"Its not that I don't love you, I'm just saying...you're not getting in my car like that."


Water was necessary to rinse all the mud out of your mouth.

Having a blast!

The pile had grown significantly by the time we finished.

We're officially warriors!

Michelle with her medal, which also needed a good wash.

The orange bag was our bag check, as it's the only thing not completely covered in mud.

Post race hose down.

The first I've participated in where race times were posted live (or updated every 30 minutes) which was pretty awesome.

When we left for the afternoon I was listed at 26th overall for the day with a time of 30:04, that would slide to 29th overall for Saturday and 45th/~10000 for the weekend.

Michelle and I had a strange bronzer glow from some of the mud that didn't wash off. The shirts and hats were given to every participant at packet pickup. A hat, shirt, and a free beer all for $35!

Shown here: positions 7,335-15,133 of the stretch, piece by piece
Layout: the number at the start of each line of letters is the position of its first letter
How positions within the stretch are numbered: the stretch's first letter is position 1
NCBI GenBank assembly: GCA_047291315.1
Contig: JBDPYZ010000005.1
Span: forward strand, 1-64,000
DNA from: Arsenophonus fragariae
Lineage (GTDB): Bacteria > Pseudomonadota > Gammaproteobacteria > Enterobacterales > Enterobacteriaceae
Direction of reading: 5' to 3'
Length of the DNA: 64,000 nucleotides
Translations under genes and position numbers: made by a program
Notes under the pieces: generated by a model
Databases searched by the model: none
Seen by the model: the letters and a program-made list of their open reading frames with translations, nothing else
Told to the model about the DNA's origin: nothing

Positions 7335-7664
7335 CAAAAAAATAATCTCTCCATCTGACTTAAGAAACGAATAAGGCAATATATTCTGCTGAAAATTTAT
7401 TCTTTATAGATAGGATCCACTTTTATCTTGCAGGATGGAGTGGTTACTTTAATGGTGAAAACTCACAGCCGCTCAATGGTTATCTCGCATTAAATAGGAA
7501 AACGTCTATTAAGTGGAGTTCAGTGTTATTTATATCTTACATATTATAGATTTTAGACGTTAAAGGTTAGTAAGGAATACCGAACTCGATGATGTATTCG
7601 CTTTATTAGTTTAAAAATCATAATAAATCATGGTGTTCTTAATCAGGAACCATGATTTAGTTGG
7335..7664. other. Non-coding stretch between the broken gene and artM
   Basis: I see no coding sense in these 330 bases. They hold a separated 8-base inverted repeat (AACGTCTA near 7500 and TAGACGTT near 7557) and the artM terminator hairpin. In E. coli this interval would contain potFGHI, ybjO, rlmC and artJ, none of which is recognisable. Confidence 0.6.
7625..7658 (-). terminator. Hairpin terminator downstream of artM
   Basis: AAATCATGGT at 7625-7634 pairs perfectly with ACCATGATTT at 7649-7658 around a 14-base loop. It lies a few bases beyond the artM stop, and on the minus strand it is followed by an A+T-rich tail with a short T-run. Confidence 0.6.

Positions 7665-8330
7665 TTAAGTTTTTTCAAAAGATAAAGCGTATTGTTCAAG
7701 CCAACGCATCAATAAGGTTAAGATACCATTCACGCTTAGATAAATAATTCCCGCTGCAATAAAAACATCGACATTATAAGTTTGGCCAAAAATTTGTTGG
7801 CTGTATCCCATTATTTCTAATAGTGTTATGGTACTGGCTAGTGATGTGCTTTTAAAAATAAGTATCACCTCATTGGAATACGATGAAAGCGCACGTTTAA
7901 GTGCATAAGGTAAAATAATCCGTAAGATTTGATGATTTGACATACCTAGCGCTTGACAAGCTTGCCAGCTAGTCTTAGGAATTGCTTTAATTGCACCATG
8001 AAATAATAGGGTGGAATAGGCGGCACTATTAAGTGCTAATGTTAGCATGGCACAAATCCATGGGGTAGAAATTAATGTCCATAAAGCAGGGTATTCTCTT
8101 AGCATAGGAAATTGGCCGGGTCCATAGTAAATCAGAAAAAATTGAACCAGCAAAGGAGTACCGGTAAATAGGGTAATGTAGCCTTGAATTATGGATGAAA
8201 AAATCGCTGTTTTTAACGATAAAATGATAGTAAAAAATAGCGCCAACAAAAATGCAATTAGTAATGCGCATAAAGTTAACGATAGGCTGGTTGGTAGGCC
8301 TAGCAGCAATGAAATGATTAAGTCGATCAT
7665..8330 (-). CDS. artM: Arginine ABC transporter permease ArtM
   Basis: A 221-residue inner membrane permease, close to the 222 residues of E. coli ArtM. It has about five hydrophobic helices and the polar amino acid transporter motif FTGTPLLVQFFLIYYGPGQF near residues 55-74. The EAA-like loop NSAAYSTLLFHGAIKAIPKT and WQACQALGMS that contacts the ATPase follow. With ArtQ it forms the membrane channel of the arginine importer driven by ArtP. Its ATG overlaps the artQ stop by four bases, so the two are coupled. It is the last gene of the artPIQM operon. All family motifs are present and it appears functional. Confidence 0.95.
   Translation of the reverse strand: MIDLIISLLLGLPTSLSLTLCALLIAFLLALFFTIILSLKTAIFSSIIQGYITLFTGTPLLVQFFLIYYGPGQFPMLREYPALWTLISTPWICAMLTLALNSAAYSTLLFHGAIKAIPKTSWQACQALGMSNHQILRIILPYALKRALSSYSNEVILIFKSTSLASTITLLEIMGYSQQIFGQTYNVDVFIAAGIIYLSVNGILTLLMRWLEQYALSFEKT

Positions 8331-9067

Knees were pretty banged up from the mud pit crawl.

The damage to my big toe. This thing was packed with dirt and sand. I panicked and poured hand sanitizer on it to clean it out, profanity ensued.

My main reservation for doing the race as I mentioned earlier was the proximity to The North Face Ultra in early June. The above photos support my hesitancy for doing this race, most of the damage on the knees has already scabbed and begun healing. My feet did take a pretty bad beating, as I wore XC spikes from my HS running days which filled with soil in grit at an early obstacle and removed a pretty good chunk of skin from my big toes. 

Poor Garmin!
The other casualty of the race. I managed to crack it going over the Warrior Wall after placing my hand on the first 2'x4' rung on the way down, my Garmin was sandwiched between the wall and my wrist. 
Warrior Wall - 1   Brett - 0

It was a really awesome run and throughout the week we've continued to discuss and relive parts of the race. I'm not sure if I'd pay the full price to do another one, but I'm sure it won't be too long before we doing something like it, whether it's Muddy Buddy, Tough Mudder, or some other adventure race!